Radio Faux Show Volume 1, Number 24 (August 15, 2021): Sparks

Radio Faux Show Volume 1, Number 24 (August 15, 2021): Sparks

This Week’s Theme: Sparks

Ms. Faux, Faux Jr., and I recently watched the new Edgar Wright documentary The Sparks Brothers, so the theme for this week’s show has to be Sparks. I will admit that, although I have been an above average Sparks fan for a while now, I mainly listen to three albums – Kimono My House, Number One Song in Heaven, and Angst in My Pants. Granted, I have probably listened to them more than most people, and those are three great albums to pick if you are a casual fan, but the documentary led me to realize that I have made a horrible mistake in my life: I should have been listening to Sparks a lot more all of these years! I am especially disappointed in myself because, and you will know this from Faux Show Number One, I am a huge Tony Visconti fan and he produced their fifth album in 1975.

Because of my negligence, I have a lot of catching up to do, and I bet you do, too. This week’s show includes a selection of songs from throughout the career of brothers Ron and Russell Mael. Sparks are extremely prolific and the only artist I can think of who was as diverse throughout his career was David Bowie, so I did not attempt to make this a career-spanning retrospective. I instead selected some of my favorite songs along with a variety of great songs that showcase their range.

If you are interested in an in-depth discussion of the importance and influence of Sparks on popular music over the last 50 years then you should watch the film. I will simply say that they are impressive and I like their music even more now than I did before watching it.

Trailer for the documentary

Welcome to Radio Faux Show number twenty-four.

First things first – click a link to start listening and then come back to read about this week’s songs.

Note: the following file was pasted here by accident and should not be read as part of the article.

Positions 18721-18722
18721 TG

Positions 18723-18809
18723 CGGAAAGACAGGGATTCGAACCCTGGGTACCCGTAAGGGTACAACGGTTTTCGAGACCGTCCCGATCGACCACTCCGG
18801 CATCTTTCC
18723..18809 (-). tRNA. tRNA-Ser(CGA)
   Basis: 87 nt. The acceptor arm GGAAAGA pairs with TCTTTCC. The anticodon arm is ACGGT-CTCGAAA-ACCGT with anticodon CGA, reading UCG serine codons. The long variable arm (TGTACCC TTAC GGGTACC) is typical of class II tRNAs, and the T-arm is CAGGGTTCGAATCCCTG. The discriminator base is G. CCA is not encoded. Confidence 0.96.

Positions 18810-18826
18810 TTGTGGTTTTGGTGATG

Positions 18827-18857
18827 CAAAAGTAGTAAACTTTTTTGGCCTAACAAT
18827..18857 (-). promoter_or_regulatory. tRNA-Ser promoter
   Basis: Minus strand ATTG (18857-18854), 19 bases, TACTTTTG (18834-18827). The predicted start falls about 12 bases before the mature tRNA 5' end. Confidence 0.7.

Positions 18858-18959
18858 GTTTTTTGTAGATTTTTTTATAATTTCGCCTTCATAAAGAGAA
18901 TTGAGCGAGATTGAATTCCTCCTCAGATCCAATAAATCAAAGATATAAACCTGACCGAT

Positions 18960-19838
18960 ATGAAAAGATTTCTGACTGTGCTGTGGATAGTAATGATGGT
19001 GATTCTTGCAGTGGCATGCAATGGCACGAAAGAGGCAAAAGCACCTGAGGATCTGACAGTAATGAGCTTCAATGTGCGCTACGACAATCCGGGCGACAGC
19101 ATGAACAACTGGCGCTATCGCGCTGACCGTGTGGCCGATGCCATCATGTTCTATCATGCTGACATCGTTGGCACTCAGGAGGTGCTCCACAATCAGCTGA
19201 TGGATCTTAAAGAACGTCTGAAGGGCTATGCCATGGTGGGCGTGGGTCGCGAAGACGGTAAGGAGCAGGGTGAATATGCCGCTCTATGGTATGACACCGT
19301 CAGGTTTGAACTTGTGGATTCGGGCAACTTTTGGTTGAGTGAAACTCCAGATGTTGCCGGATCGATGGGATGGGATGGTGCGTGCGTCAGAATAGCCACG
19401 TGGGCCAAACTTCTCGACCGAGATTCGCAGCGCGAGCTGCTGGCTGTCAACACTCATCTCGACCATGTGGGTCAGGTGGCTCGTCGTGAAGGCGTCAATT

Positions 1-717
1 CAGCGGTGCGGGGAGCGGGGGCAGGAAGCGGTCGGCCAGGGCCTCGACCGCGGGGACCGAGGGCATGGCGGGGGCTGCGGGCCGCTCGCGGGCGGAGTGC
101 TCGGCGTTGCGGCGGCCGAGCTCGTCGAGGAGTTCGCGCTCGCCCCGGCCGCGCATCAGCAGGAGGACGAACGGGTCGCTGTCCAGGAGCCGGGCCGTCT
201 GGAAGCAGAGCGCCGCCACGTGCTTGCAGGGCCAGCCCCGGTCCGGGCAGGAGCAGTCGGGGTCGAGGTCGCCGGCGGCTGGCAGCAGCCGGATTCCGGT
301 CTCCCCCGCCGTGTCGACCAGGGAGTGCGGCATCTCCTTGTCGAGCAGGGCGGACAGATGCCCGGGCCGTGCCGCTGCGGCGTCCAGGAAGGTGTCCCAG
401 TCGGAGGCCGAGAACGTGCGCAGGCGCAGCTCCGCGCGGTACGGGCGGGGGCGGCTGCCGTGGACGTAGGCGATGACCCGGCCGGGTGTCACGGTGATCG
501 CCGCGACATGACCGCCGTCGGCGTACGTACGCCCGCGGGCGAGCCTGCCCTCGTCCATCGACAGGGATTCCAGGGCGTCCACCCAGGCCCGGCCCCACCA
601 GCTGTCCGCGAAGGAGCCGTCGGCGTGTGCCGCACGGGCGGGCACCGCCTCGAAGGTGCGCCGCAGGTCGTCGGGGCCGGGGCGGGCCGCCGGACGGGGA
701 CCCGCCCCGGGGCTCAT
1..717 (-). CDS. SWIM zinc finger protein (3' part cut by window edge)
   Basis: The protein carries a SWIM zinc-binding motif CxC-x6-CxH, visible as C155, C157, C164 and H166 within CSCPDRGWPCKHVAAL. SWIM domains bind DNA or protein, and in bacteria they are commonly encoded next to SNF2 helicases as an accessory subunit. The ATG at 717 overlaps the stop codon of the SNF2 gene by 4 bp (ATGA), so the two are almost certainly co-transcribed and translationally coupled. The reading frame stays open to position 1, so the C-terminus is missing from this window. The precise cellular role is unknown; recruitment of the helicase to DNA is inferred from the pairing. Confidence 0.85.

Amazon Music

British Hits

Sparks never had a Top 40 hit in the US, but according to one of my favorite music reference books, Virgin’s Hit UK Singles Vol. 2, they had 11 Top 40 hits in the UK. This is why some fans are surprised when they find out that the band is from California. They really are the most British American band ever.

In addition to their hit single discrepancy between the US and UK, their albums share the same fate. They have never had a Top 40 album in the US, but have had 6 in the UK. Their highest charting album in the US was 1974’s Propaganda which peaked at #63. By comparison, it reached #9 in the UK.

Sparks songs selected for this week’s show

“Amateur Hour”

“Batteries Not Included”

“Cool Places”

“Eaten By The Monster Of Love”

“I Predict”

“Lighten Up, Morrissey”

“Music That You Can Dance To”

“My Baby’s Taking Me Home”

“Never Turn Your Back On Mother Nature”

“So May We Start”

“Sparks Documentary Fanfare”

“The Number One Song In Heaven”

“This Town Ain’t Big Enough for the Both of Us”

“Tips for Teens”

“Under the Table With Her”

“Wonder Girl”


“So May We Start” is a brand new song written for the new film Annette. After attempting to work in film twice before, the brothers Mael have finally succeeded. This film recently debuted at Cannes 2021 as the opening film on premier night and received a 5 minute standing ovation. Sparks wrote all of the music. Russell also wrote the screenplay.

A special comment about humor in music

If one hangs around music geeks long enough, they are sure to discover a specific conceit that clearly separates them into two groups: those who appreciate humor in music and those who despise it. I am firmly in the former group, and I have been there since my earliest memories of listening to music. I own original 45s of Dickie Goodman songs and “Disco Duck.” I have fond memories of childhood compilation albums with songs like “Gitarzan” by Ray Stevens and “Purple People Eater” by Sheb Wooley. As a teenager I went along for the ride the moment I heard Weird Al’s “Another One Rides the Bus” and I am still on board. Throughout my adult years I have discovered dozens of great artists who aren’t afraid to display a sense of humor, such as Bonzo Dog Band, They Might Be Giants, and Randy Newman, just to name a few. Sparks fall firmly into this category. I have never understood why some people find humor in music repulsive. As the saying goes, “to each his own,” but I secretly wish that everyone could find joy in listening to these artists in the same way I have. In these times especially, we all need as much laughter as we can get.